Shadow for killing innocuous orcs

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Butterfingers
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Re: Shadow for killing innocuous orcs

Post by Butterfingers » Mon Apr 02, 2018 10:04 am

Ghorin wrote:
Mon Apr 02, 2018 5:18 am

The Dwarf used his trait Knowledge of Enemy (orcs) to give the hobbit informations about what orcs usualy eat so that the orcs liked the food and eat much of it, and also get thirsty and drink more wine. The hobbit made a Craft roll and got a superior success and he was helped by his trait Herbs Lore for aromatic herbs.
Note : all food, ingredients and wine were owned by Dinodas (the hobbit prisoner they came to délivrer) and stolen by the orcs and goblins.
That's pretty clever way of using regular foodstuff, you don't actually need anything special, only salt etc. And all you need to do is make them very thirsty so they'll drink themselves silly. Boosting the wine with strong liquor would also help... well done that dwarf.

It's interesting to see how people see some things very differently:
Earendil wrote:
Mon Apr 02, 2018 12:52 am
I think there's different degrees of being an accomplice. Egging them on, going, "yeah, slit that helpless orc's throat!" might indeed be as bad as the actual act itself. Just not trying to stop them or talk them out of it is not, in my opinion.
While I agree there are degrees, I think egging someone on to commit atrocities would be even worse, and if you are manipulated into doing something, then you'd be less culpable. Unless you're already wanting to do that? But I think if they specifically agreed to the killing, and not just unwittingly watched it happening, they're just a guilty. It's no way to avoid responsibility by letting someone do the actual deed? And they could have prevented it, but chose not to.

Faramir is quite an example of the ideal behaviour and morals. He passes the lure of the ring too, unlike his brother. Just as long we remember you don't have follow such lofty ideals to avoid shadow points. There's a lot of ground between the ideal and actual misdeed country?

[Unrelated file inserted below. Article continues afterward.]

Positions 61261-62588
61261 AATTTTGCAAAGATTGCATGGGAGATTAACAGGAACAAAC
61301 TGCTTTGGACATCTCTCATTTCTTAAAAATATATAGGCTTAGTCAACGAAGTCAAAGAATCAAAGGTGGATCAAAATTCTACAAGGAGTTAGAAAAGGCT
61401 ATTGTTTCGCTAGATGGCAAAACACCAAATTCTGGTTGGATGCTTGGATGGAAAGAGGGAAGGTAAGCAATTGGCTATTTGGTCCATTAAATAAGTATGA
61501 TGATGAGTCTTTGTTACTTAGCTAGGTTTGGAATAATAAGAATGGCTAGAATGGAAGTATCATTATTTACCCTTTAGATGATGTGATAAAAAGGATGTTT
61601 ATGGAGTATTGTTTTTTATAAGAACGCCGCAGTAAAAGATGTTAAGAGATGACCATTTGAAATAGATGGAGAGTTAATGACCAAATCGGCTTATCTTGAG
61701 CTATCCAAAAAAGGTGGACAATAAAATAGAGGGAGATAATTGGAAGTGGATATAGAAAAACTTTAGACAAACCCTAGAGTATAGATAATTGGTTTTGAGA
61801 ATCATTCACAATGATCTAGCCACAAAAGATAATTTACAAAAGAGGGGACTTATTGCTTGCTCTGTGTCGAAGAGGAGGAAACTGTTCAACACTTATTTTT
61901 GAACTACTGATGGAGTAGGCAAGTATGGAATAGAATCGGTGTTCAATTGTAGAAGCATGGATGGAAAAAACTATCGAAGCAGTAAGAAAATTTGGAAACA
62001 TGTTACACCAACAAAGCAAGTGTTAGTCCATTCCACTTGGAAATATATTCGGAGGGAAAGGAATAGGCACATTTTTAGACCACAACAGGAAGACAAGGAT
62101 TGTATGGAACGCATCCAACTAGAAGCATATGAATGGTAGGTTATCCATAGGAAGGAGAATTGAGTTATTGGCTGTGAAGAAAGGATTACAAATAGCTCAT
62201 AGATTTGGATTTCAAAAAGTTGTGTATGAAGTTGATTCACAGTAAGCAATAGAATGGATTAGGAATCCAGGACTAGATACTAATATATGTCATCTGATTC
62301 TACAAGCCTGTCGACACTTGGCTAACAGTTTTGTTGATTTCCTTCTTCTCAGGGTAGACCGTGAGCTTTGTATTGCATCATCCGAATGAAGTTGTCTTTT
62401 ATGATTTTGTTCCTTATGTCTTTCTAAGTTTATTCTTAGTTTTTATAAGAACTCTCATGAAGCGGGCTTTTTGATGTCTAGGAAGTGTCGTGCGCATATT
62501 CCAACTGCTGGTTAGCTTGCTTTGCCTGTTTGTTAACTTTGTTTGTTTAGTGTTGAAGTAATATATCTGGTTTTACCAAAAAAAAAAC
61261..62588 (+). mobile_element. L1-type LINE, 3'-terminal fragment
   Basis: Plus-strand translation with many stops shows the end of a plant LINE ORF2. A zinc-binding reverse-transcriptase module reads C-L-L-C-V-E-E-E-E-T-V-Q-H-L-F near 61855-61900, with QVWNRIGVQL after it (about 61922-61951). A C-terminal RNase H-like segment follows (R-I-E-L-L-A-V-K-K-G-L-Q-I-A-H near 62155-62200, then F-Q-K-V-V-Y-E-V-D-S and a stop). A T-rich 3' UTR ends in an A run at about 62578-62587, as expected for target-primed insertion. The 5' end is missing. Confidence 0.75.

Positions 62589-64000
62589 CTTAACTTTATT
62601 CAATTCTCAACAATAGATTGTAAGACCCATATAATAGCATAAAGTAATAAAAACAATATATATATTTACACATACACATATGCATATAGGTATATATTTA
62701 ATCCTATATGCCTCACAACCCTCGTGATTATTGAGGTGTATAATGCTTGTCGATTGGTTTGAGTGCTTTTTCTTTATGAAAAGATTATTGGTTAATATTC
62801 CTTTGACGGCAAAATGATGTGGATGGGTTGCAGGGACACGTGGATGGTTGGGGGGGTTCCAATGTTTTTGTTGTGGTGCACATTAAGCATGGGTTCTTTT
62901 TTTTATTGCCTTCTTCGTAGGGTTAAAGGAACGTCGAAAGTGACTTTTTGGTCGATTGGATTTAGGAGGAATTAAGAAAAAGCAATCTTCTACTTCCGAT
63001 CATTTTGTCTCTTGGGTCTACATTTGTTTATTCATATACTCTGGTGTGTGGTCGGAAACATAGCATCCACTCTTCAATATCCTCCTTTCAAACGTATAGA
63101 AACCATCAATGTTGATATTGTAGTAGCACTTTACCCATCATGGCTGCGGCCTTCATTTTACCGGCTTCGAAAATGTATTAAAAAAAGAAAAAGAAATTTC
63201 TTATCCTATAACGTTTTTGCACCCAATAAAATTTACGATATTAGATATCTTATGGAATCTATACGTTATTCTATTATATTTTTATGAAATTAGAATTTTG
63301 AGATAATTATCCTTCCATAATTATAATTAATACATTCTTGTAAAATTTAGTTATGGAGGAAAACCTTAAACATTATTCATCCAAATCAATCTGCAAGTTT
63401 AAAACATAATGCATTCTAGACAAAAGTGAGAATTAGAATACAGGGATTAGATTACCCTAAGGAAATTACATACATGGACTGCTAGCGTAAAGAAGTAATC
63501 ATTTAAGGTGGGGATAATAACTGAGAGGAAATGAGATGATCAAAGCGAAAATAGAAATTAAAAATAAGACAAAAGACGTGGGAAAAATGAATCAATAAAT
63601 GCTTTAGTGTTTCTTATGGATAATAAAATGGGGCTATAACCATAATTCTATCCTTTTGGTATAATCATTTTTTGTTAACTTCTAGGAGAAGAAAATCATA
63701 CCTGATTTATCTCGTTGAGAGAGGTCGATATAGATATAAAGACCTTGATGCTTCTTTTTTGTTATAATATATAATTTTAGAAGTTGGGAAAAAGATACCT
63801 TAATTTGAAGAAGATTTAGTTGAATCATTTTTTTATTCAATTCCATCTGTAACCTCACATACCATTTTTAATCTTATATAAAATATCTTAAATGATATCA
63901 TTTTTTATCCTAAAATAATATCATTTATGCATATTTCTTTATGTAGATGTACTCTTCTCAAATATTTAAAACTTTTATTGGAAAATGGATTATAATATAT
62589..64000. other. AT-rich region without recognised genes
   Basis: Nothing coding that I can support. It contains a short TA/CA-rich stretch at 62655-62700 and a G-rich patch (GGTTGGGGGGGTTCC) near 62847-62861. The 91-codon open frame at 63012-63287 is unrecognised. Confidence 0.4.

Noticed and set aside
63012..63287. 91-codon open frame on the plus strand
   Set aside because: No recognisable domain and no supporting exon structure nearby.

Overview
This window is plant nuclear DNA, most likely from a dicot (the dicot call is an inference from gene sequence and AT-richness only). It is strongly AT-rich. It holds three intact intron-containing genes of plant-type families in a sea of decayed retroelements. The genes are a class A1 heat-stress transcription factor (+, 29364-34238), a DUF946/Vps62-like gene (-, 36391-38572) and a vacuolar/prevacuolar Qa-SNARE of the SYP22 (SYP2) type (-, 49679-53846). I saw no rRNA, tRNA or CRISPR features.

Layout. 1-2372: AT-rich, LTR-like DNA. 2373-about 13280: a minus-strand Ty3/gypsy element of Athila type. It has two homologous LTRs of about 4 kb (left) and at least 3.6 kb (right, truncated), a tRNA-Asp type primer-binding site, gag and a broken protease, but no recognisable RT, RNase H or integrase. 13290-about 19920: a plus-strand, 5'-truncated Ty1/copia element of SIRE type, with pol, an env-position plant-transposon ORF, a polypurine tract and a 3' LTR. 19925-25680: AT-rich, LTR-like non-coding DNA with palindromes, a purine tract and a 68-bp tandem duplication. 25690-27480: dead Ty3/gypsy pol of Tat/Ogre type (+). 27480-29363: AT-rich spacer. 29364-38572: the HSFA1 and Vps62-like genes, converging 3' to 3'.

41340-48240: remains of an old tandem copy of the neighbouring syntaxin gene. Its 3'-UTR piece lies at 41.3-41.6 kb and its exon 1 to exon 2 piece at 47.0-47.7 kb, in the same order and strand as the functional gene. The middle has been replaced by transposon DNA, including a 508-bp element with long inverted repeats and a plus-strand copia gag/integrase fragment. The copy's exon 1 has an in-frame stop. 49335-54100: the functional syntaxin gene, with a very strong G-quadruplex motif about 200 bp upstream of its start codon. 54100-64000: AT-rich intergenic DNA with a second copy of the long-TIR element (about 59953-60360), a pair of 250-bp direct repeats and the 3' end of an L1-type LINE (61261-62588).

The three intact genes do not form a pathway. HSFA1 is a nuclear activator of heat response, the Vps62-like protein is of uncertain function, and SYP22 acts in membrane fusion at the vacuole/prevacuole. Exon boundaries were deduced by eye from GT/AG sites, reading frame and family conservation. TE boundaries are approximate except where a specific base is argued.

Glorelendil
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Re: Shadow for killing innocuous orcs

Post by Glorelendil » Mon Apr 02, 2018 11:43 am

Butterfingers wrote:
Mon Apr 02, 2018 10:04 am
Just as long we remember you don't have follow such lofty ideals to avoid shadow points. There's a lot of ground between the ideal and actual misdeed country?
I would almost argue the contrary: even if you follow such lofty ideals, you're going to find yourself in situations where there is no "good" choice, and what you do could lead to Shadow points.

Let's say Faramir had never woken up Frodo, and had simply given the order to shoot Gollum by the pool. Justified? Yes. "Legal" (in these sense that it was their own law)? Yes.

And yet...even though Gollum wouldn't have died by his own hand, he would have been the one to give the order, and perhaps in his heart he would have wondered who this creature was, and whether he really would have deserved death. Maybe it was still necessary, but only the most hardened (scarred) of hearts could have done that without any self-doubt and remorse, while at the same time making it just that much easier to kill next time.

That's what the Shadow does in Middle-earth.
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Butterfingers
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Re: Shadow for killing innocuous orcs

Post by Butterfingers » Mon Apr 02, 2018 12:16 pm

Yes of course, the more strict your code is, the more it's going to be tested in real situations. Only stands to reason. And if you pass these 'tests', you can assume a moral high ground. But if you have voluntarily assumed a very strict moral code, does it automatically mean shadow points, if you fail to live up to it? Without exceptions?

In other words, do you have to be a sir Galahad all the time to avoid shadow points and misdeeds? There's no ground between 'good' and 'evil'? No white lies? And do then you apply the same high standards to everybody? Even if they weren't Gondorian nobility? I know many of you said misdeeds and shadow points aren't a punishment for being bad, it's just what tends to happen when you deal with the Enemy, violence or whatever. You get 'dirty'. And it makes the characters more interesting, sure.